Covetousness, Conceit, and the Concept of Co-creation
If you could buy anything in the world what would it be? Many of us would go for the latest gadget or toy. Others dream bigger and would go for a new wardrobe, television, or car! We live most of our life wanting something. Some things we desire are noble while others are downright self-centered. When you want to buy toys for foster kids: noble. When you want to upgrade your working-just-fine tablet: selfish. But some of our desires are more difficult to categorize. Is it selfish to want to send your kids to a private school? Is it noble to bid on tickets at a silent auction? It is helpful for us to take pause and consider why we want what we want. I came across a passage from John E. Biersdorf's Healing of Purpose. He makes the following comments about prayer in action, "To act without the prayerful discernment of God's action would be foolish. To pray and then not to act in co-creation would be empty. Intercession is God's desiring through our desiring the specific healing and redemptive work to which we are called."
Intercession is God's desiring through our desiring...
The idea of us as co-creators with Christ caught my mind's eye. Do you believe that prayer is God's wants through our wants as it relates to the redemption of the world? This is a big claim and would have a significant impact on the way we interpret our own motivations.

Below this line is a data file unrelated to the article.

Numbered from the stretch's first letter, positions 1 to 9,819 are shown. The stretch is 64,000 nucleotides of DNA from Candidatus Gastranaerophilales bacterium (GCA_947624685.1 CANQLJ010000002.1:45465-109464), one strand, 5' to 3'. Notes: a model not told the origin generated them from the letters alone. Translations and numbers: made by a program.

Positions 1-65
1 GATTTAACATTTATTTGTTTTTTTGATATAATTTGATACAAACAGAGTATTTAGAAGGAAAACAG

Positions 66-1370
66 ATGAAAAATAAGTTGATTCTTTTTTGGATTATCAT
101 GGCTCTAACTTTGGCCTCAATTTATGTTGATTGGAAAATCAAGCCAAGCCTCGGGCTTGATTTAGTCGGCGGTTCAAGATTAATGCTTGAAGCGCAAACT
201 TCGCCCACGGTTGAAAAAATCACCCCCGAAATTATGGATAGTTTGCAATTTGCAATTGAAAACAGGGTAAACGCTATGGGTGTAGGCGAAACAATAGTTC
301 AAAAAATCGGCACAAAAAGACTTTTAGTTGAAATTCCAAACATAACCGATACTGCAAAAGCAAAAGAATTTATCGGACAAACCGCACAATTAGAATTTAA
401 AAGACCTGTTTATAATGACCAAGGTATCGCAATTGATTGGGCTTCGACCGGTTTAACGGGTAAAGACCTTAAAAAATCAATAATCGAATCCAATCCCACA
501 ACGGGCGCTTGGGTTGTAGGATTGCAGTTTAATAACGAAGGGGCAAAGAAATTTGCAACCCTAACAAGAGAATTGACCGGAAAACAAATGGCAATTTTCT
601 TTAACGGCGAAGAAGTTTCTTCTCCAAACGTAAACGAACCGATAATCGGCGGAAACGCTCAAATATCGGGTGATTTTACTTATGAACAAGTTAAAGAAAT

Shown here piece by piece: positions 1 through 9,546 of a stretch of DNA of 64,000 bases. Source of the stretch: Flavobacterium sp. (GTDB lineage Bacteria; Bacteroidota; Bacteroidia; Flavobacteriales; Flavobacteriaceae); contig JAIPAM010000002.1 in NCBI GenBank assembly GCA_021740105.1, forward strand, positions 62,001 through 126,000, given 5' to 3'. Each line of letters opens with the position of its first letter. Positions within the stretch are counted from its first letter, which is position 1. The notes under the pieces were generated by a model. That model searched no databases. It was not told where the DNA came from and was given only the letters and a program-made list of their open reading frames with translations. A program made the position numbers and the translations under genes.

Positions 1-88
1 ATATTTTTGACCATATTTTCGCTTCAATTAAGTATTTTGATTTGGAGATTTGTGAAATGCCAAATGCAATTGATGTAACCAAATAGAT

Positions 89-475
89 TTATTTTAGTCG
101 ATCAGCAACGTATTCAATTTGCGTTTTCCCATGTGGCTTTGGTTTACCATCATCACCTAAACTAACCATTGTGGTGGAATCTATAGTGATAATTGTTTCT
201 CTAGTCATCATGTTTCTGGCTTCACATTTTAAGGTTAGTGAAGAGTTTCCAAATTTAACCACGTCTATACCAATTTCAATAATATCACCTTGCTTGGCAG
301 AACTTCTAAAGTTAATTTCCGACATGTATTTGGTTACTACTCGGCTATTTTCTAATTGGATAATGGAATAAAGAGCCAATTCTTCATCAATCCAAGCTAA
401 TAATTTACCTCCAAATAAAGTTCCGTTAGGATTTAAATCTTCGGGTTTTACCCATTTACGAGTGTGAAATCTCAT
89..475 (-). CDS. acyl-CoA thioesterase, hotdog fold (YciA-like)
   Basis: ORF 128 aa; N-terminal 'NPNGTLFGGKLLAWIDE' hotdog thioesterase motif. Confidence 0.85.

Paul reminds Christians in Galatia and Rome that, "flesh desires what is contrary to the Spirit, and the Spirit what is contrary to the flesh (Galatians 5.17)." And that they should not, "think about how to gratify the desires of the flesh (Romans 13.14)." But is it possible for us to source desire outside of ourselves? The Psalmist explores us to, "Take delight in the Lord, [because] he will give you the desires of your heart (Psalm 31.4)."
It seems that when we delight in ourselves, we covet for ourselves; but when we delight in the Lord it is possible to covet for the Lord. Such wanting would keep our egos in check and allow us to co-create a world in which God comes first.